By the end of the book I felt like I kind of had an assignment: Build a strong core, and build a strong butt. If all I did was focus on those two things, how much would that help me in athletics and life?

Tremendously, and here is the reason why: As you run faster, the amount of time you are in contact with the ground actually decreases. But the flip side of that is that when you have less time in contact with the ground, it is actually harder to run. So your body has to be able to supply more force to the ground quickly.

Here is why strength training helps runners: You have to be able to put out more force in a shorter amount of time to run faster. But if all you do is run, you never develop the true high-end strength and high-power demands that you need to do that. So yes, if you develop a strong core, you keep things stable. And if you have good glutes, you can propel yourself off the ground.

Walking is different than running. When you walk, most of the power from push-off actually comes from your calf.

When you run that isn’t true. When you run, most of the power from push-off comes from your hips, so we’re talking about true hip extension. If you improve your core strength and improve your hip extension strength, you are well on your way to becoming a more efficient runner.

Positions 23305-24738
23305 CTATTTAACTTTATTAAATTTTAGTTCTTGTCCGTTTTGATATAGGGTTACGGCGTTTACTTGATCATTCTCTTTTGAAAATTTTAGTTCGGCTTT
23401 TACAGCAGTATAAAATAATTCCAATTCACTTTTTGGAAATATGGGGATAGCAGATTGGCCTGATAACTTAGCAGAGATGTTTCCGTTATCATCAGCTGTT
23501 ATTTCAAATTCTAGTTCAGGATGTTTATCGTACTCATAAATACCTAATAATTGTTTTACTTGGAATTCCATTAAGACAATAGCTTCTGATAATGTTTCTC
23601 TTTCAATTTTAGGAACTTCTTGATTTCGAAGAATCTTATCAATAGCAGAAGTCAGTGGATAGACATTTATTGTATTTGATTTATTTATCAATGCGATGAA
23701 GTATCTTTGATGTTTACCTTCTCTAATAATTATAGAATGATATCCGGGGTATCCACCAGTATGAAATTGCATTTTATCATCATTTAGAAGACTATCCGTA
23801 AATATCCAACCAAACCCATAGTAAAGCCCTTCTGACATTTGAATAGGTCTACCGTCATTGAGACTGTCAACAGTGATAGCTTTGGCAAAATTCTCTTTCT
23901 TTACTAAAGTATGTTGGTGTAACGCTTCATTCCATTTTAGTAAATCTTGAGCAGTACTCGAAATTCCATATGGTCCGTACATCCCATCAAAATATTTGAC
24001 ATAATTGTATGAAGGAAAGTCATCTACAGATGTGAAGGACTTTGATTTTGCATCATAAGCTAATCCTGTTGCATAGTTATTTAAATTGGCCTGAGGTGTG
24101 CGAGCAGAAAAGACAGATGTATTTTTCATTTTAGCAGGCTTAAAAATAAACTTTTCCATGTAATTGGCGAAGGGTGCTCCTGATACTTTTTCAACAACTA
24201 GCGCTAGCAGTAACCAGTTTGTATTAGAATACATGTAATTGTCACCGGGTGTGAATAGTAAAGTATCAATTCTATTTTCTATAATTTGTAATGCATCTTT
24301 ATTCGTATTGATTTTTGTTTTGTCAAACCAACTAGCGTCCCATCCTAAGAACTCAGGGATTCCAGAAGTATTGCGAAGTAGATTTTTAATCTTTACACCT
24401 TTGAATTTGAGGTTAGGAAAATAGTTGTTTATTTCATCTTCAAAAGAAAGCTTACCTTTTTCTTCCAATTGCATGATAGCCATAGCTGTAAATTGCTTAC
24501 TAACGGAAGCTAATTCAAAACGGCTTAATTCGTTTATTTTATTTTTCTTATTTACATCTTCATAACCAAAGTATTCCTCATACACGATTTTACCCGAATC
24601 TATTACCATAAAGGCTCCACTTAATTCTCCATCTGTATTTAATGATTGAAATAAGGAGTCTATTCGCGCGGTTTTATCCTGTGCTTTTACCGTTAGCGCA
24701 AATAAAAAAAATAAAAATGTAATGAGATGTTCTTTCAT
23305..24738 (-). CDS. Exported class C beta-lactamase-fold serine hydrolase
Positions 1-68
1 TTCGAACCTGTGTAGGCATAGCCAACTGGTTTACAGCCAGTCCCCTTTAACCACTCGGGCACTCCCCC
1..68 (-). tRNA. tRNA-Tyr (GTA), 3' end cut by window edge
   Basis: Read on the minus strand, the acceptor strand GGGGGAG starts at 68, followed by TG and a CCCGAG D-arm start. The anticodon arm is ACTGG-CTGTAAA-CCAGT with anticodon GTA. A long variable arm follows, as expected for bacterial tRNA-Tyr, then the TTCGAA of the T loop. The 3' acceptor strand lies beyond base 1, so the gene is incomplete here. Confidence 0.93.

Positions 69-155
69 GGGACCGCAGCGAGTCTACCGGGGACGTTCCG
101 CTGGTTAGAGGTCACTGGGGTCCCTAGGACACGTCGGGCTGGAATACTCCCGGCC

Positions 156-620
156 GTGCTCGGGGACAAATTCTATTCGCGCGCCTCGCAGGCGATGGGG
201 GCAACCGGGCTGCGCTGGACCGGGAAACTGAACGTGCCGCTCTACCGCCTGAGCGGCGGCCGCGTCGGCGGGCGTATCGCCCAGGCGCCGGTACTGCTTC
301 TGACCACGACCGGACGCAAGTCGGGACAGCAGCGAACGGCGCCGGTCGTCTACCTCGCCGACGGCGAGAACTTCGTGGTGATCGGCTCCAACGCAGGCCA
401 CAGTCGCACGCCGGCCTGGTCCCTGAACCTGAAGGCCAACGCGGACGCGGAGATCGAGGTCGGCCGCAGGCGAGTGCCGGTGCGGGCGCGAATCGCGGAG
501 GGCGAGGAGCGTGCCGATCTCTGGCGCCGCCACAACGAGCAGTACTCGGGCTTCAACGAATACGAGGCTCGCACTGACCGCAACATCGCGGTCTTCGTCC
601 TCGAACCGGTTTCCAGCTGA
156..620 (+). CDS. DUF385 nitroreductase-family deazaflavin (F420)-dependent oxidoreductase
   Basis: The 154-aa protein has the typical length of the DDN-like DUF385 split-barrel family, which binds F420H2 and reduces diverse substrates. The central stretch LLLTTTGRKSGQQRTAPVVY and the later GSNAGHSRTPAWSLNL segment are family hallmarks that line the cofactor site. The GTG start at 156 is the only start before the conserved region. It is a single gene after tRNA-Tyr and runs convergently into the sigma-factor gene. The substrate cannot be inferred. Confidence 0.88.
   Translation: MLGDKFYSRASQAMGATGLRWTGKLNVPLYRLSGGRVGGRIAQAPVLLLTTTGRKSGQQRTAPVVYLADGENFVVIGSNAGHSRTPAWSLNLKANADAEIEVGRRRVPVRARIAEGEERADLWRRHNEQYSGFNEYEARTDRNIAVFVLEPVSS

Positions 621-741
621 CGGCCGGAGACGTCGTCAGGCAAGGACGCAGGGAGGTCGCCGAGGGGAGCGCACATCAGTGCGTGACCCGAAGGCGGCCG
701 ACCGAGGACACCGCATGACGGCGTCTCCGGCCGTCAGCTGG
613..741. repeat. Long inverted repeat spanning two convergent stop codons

You were also pretty clear that building a strong core for running and other athletics isn’t about doing crunches.

The definition of core stability is how well you can stabilize your upper body on your lower body. That definition can factor in if you are doing some type of Russian twists. It is looking at how much rotation you’ve got while you are able to keep your trunk stable on the other planes.

So for running, obviously you are looking at how your upper body moves reciprocally to your lower body. It operates differently, and it is supposed to. It is supposed to counterbalance your lower body. But what we are looking at is: How stable do you keep that link between your upper and lower body?

That is really, really important. When you allow your low back to pitch forward or arch, you inhibit those core muscles working, and when your core muscles can’t work, your hips basically shut off too.

The way you describe it, it sounds like a postural problem in addition to a strength problem. How much do postural issues set people back when they start out an athletic pursuit?